punk Archive

Album Review: Various Artists — CBGB: Original Motion Picture Soundtrack

When endeavoring to judge the merits of a soundtrack album, there’s always the quandary of what measure to use. Should one judge it on the merits, strictly as a thematic collection of songs? Or measure it as an audio companion to the film? With regard to CBGB: Original Motion Picture Soundtrack, I’m going with the

Album Review: The Monochrome Set — Volume, Contrast, Brilliance

Note: be sure to read all the way through; there’s a new Monochrome Set DVD reviewed as well. The Monochrome Set were one of those bands who never broke stateside. Though they enjoyed critical and (limited) commercial success in their native England, in the USA they were all but unknown. With a style that seemed

Iggy in ’80

It was 1980. I was all of sixteen, and enrolled in a private high school that had only gone co-ed the year before I started 9th grade. I lived in the white-bread suburbs of North Atlanta, and my idea of going to “the city” was getting my Dad (or one of my friends’ dads) to

Album Review: The Vibrators – On the Guest List

One argument that’s endlessly trotted out is that 70s punk rock – especially the UK version of it – was a musical reaction to the self-important, overblown pomposity of much of that era’s arena rock. And while there’s an element of truth to that argument, many of the punk wave’s best acts were unafraid to

Album Review: Hymn for Her Presents Lucy and Wayne’s Smokin’ Flames

Rock’n’roll doesn’t have a long list of successful male-female duets; at least not ones that, y’know, rock. Other traditions have done well with the duet format: Porter Wagoner and Dolly Parton, Johnny Cash and June Carter Cash, the one-off Frank and Nancy Sinatra duet, and others. But when it comes to hard-driving rocking, there just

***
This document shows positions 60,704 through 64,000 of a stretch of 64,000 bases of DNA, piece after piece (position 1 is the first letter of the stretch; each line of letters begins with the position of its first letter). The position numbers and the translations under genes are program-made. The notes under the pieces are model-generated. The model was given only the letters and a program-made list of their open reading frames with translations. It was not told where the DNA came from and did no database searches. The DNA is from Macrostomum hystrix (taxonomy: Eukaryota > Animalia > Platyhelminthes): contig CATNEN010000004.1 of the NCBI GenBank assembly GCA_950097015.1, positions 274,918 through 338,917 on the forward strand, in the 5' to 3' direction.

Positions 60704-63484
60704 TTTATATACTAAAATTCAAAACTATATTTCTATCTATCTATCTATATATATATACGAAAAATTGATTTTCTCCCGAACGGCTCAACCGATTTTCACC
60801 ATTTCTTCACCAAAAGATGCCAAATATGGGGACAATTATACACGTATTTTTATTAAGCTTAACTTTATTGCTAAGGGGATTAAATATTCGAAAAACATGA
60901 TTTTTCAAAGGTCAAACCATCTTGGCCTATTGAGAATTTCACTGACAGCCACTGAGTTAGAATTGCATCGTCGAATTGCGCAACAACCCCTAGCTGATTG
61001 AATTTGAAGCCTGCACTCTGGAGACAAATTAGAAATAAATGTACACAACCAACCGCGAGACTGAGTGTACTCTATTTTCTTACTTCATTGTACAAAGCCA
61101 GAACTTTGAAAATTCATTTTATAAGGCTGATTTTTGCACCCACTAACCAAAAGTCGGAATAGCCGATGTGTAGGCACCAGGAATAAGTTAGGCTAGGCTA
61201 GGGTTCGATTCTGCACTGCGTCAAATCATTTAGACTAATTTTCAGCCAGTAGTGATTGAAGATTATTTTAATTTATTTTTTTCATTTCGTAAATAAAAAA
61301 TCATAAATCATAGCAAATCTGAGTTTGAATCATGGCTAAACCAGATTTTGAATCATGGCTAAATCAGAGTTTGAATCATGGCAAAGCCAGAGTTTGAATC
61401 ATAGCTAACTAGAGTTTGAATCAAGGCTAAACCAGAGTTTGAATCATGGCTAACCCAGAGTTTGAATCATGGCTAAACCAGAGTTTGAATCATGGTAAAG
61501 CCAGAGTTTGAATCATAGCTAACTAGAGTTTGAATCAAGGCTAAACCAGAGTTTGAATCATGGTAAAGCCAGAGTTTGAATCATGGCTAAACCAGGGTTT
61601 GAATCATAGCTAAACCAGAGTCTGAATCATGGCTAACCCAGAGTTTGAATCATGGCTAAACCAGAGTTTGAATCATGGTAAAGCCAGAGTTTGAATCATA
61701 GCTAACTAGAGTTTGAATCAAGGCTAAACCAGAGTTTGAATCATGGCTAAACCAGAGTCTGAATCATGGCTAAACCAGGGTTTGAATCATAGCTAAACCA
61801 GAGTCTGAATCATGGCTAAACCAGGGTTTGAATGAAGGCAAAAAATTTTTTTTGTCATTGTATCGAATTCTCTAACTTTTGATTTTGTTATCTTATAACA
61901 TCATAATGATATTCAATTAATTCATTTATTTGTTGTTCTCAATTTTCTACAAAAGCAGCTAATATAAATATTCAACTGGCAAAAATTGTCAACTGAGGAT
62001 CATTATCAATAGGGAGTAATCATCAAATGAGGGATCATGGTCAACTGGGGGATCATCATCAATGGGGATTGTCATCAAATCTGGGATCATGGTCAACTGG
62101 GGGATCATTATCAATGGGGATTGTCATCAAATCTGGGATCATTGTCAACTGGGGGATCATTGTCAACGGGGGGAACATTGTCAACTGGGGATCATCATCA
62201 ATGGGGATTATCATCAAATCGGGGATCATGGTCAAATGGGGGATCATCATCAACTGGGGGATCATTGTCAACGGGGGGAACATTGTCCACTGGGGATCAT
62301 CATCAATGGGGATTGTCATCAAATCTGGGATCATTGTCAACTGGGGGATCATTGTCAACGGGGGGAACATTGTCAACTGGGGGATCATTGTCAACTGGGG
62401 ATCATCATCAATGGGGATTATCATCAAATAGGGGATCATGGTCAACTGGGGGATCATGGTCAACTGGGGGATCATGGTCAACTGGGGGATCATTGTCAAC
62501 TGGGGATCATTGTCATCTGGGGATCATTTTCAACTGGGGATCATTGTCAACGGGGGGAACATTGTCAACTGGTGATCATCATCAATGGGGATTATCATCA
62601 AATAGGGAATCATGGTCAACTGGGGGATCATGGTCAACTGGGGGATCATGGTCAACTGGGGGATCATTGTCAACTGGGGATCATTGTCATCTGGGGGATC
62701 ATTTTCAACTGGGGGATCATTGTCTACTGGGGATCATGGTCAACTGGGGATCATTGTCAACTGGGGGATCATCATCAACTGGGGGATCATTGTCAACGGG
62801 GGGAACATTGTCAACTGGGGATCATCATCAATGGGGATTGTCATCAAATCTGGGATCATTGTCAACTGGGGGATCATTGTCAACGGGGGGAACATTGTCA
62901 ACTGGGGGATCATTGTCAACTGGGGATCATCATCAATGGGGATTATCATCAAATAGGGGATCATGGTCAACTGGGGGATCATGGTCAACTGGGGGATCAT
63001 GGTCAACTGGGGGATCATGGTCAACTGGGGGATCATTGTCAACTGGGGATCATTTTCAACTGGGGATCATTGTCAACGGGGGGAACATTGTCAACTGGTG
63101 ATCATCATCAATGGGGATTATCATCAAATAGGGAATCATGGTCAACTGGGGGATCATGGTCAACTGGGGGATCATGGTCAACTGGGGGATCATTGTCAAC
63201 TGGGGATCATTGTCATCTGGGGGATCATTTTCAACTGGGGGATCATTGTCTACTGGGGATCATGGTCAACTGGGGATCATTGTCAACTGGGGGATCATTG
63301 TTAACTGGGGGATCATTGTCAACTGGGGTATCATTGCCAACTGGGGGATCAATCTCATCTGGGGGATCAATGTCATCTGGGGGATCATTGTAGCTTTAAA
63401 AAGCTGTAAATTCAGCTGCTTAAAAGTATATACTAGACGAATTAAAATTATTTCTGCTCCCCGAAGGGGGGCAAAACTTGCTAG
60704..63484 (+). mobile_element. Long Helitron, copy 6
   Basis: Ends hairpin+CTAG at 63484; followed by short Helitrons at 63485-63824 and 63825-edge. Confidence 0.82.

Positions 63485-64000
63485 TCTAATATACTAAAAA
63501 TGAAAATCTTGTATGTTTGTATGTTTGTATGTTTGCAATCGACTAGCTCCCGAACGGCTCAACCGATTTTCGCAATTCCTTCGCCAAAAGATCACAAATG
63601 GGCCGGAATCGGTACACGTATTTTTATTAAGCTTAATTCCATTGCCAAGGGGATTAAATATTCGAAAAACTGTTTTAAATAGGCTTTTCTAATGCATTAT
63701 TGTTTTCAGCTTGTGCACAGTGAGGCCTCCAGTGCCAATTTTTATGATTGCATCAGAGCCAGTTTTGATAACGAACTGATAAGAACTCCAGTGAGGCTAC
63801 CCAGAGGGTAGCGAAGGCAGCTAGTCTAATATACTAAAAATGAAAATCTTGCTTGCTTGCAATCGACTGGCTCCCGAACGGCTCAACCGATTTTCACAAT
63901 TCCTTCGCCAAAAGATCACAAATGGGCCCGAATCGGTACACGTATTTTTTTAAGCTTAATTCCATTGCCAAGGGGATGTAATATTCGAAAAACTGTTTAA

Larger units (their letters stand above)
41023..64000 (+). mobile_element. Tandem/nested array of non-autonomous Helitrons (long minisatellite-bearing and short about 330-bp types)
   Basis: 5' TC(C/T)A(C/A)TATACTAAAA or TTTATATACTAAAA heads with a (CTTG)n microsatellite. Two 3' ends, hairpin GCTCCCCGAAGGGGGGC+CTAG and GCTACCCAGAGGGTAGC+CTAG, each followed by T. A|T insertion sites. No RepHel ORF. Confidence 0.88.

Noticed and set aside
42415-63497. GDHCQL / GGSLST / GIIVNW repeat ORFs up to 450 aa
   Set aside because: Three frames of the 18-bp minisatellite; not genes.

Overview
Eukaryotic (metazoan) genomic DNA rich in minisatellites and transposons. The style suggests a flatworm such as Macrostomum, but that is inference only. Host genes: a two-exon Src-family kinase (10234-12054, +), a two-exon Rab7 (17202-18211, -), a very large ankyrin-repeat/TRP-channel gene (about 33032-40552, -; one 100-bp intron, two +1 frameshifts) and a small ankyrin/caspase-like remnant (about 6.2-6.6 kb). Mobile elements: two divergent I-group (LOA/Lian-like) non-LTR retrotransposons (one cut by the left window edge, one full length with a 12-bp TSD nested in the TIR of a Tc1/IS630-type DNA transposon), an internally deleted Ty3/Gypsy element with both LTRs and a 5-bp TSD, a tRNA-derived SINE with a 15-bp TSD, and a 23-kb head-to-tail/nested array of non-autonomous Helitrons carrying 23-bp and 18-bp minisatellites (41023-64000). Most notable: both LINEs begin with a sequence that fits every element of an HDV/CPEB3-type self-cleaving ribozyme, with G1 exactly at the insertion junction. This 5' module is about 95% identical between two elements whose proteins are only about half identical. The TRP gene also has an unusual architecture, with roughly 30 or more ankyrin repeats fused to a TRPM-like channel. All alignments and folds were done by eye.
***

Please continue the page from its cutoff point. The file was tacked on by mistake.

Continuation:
Album Review: The Scenics – Dead Man Walks Down Bayview

I don’t pretend to know much (or anything) about the Toronto music scene. But I feel safe in my assertion that The Scenics aren’t typical of whatever it sounds like. With a country-punk vibe that owes as much to Johnny Cash as to The Replacements, The Scenics are in fact a highly-regarded punk band that

Album Review: The Moving Sidewalks – The Complete Collection

When The Moving Sidewalks are mentioned at all, it’s general in the context of them being a forerunner of ZZ Top (guitarist Billy Gibbons fronted The Moving Sidewalks). But the Texas quartet deserves more than a footnote in some ZZ Top essay; the group’s music is of a piece with other sixties Texas bands of

Album Review: 45 Grave – Pick Your Poison

Way back in 1981, a bunch of L.A. scenesters put together a compilation album called Hell Comes to Your House. The now-rare (I have a copy!) punk/proto-goth/death-rock LP featured tracks by eleven local acts, none of whom had made the big time at that point. To modern audiences, the most familiar names on the record

DVD Review: We Fun – Atlanta GA Inside Out

Most of us remember our high school years, right? One of the things we might remember — if we weren’t fortunate — was the class sociopath. You know they guy (and it was pretty much always a guy) who did malevolently mischievous things purely for his amusement, with zero regard for others. He might have

Album Reviews: The Replacements Reissues (2008)

The Replacements – Sorry Ma, Forgot to Take Out the Trash (Rhino/Rykodisc) The Replacements – Stink EP (Rhino/Rykodisc) The Replacements – Hootenanny (Rhino/Rykodisc) The Replacements – Let it Be (Rhino/Rykodisc) Nobody knew it at the time. I remember when these albums came out; the hipper of my musician friends actually liked The Replacements, but most